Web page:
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GAZA CITY — Diplomatic efforts to broker a cease-fire between Israel and the Palestinian militant group Hamas intensified Monday as the death toll from two weeks of fighting continued to rise on both sides of the conflict.

More than 500 Palestinians — including almost 100 children — have been killed as Israel's offensive in Gaza grinds on. One Israeli airstrike Monday reportedly killed 28 members of a single family, while other attacks killed nearly a dozen people in a high-rise apartment building and at least four people in a hospital in Deir el-Balah, Gaza health officials said.

The tank attack also wounded 60, half of them medical staffers. The Israeli military said it was looking into the report.

Palestinian officials put the death toll at 565 since fighting began July 8, with about 3,350 wounded.

Seven Israeli soldiers died in the fighting Monday, Israel Defense Forces said. Another 13 Israeli soldiers died Sunday in clashes with Hamas. The overall Israeli death toll rose to 27, including two civilians who died from rocket and mortar fire directed at Israeli towns and villages from Gaza.

United Nations chief Ban Ki Moon and U.S. Secretary of State John Kerry landed in Cairo on Monday to try to broker a cease-fire. The top Hamas leader in Gaza indicated the group would not accept an unconditional cease-fire.

Upon arrival, Kerry announced that the United States would provide $47 million in humanitarian aid for Gaza.

President Obama said Kerry was pressing "immediate cessation of hostilities" structured after a 2012 cease-fire.

"We have a serious concern about the number of Palestinian deaths and the loss of Israeli lives," Obama said, adding that time is of the essence to "stop the deaths of innocent civilians, both in Gaza and Israel."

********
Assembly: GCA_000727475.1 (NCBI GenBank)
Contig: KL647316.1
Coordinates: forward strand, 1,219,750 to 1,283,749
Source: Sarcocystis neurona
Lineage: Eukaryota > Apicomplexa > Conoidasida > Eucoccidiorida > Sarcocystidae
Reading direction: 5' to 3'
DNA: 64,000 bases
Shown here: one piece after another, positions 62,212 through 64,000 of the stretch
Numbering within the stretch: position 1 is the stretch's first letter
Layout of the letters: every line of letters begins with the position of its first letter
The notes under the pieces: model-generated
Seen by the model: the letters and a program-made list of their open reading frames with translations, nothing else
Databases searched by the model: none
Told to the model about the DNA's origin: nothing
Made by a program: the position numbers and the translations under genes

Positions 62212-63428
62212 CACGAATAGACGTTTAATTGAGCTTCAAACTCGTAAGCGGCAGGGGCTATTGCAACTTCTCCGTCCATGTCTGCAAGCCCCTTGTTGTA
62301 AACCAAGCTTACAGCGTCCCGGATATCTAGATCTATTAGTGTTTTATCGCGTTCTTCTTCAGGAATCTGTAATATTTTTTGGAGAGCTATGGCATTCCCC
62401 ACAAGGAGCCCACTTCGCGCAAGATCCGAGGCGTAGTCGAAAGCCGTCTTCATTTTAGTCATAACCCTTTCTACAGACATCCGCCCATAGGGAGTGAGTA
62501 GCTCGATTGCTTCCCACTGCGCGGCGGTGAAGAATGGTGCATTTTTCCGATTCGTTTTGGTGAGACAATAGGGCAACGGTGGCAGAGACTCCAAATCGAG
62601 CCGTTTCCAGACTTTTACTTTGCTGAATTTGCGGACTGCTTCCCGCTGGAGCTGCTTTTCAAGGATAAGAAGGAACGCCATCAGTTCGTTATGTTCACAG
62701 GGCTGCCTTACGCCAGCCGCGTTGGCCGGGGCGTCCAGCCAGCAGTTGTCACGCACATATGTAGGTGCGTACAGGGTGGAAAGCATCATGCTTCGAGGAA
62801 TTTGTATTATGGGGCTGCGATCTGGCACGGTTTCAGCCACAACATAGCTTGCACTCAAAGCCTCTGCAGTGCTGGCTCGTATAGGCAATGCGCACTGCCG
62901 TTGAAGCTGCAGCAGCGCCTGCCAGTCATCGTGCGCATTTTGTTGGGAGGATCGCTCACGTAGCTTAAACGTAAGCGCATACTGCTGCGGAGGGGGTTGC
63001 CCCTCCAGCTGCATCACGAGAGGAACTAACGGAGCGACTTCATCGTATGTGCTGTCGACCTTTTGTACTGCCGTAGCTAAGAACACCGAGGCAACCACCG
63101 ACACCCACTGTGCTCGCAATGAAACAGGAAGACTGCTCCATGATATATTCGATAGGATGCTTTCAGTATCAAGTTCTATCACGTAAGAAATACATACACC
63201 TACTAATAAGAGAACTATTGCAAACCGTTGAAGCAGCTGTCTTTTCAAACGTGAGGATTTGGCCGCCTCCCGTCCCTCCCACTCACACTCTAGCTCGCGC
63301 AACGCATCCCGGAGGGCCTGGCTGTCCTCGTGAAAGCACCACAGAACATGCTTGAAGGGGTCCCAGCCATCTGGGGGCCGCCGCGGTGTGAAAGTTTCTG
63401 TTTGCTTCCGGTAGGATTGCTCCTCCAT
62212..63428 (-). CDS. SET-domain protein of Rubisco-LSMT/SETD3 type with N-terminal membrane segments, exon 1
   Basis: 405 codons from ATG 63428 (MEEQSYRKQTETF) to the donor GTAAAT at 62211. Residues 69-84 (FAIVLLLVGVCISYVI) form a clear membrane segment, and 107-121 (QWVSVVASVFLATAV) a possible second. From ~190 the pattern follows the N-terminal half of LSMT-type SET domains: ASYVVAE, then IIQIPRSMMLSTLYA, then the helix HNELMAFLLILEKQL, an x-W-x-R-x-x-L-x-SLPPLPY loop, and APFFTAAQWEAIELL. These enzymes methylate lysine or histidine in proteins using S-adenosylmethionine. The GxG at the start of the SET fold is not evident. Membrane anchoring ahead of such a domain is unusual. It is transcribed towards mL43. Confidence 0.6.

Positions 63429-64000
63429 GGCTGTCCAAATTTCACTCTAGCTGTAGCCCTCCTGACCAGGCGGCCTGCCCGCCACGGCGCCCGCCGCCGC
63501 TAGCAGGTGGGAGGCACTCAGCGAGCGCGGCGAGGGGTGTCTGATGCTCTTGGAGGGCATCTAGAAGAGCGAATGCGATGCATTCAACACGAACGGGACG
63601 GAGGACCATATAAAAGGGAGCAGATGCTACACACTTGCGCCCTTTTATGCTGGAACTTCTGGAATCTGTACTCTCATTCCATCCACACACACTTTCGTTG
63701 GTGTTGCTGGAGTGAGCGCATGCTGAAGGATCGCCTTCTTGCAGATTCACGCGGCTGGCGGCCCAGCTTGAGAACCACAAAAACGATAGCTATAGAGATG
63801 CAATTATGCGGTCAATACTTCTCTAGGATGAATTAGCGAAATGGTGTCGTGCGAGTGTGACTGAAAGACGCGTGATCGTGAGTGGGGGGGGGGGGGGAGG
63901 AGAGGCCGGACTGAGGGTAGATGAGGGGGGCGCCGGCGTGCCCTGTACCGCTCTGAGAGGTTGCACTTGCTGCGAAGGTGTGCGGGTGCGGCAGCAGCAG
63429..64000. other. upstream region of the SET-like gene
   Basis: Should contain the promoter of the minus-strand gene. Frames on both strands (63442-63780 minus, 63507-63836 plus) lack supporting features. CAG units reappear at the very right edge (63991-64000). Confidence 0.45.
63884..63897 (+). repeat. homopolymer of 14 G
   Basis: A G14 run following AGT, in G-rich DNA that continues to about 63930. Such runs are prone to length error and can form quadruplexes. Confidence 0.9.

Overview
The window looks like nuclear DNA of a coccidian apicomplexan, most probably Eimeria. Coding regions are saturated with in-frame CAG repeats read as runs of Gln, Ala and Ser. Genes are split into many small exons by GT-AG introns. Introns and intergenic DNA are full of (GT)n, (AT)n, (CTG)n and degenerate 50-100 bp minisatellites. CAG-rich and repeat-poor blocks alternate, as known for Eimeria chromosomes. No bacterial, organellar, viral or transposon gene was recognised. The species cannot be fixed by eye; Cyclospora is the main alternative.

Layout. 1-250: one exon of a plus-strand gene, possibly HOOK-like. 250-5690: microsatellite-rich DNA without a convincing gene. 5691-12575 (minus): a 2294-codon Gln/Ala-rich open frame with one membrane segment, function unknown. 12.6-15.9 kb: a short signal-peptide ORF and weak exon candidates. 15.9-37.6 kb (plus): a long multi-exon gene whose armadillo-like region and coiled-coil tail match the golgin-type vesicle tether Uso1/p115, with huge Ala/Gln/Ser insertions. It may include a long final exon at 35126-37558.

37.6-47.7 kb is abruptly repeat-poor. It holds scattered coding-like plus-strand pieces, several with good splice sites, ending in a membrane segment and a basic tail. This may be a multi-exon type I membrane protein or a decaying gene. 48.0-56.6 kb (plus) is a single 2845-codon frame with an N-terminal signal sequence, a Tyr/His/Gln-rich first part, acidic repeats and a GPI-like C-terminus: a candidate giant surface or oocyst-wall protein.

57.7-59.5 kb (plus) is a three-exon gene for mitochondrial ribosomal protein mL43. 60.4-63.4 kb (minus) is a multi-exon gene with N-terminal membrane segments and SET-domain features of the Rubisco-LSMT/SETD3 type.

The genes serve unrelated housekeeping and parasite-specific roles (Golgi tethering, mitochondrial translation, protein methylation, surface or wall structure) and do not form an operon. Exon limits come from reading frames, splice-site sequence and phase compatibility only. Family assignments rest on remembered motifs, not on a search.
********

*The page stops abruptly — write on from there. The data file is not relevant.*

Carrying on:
"There are enormous passions involved," Obama acknowledged. "Difficult, strategic issues are involved."

Ban is still pushing for a truce. In New York, the U.N. Security Council expressed "serious concern" about Gaza's rising civilian death toll and demanded an immediate end to the fighting after an emergency session. The U.N.'s Human Rights council is likely to hold an emergency meeting later Monday.

Sunday, before heading off to the Mideast, Kerry said the United States still supports the Egyptian proposal for a halt to the hostilities that Israel accepted and Hamas rejected last week.

Gazan shop owner Abu Hamed, 51, said Sunday's fighting was the worst violence he has ever witnessed in his area's already-bloody history.

"People beg me to open my shop to buy from me, but the vast majority have no money, and it's risky to walk in the streets," Hamed said. "We pray to God to protect us from the bloody Israeli attack that spares no one."

On Sunday evening, Hamas spokesman Mushir al-Masri in Gaza claimed his group had captured an Israeli soldier. An announcement on Gaza TV of the soldier's capture set off celebration in the streets of the West Bank.

Israel denied it. "There's no kidnapped Israeli soldier," Israel's ambassador to the U.N., Ron Prosor, said Sunday night.

Two Americans are among the Israeli soldiers reported killed in Gaza during weekend fighting.

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Contributing: John Bacon and Michael Winter, USA TODAY; Associated Press

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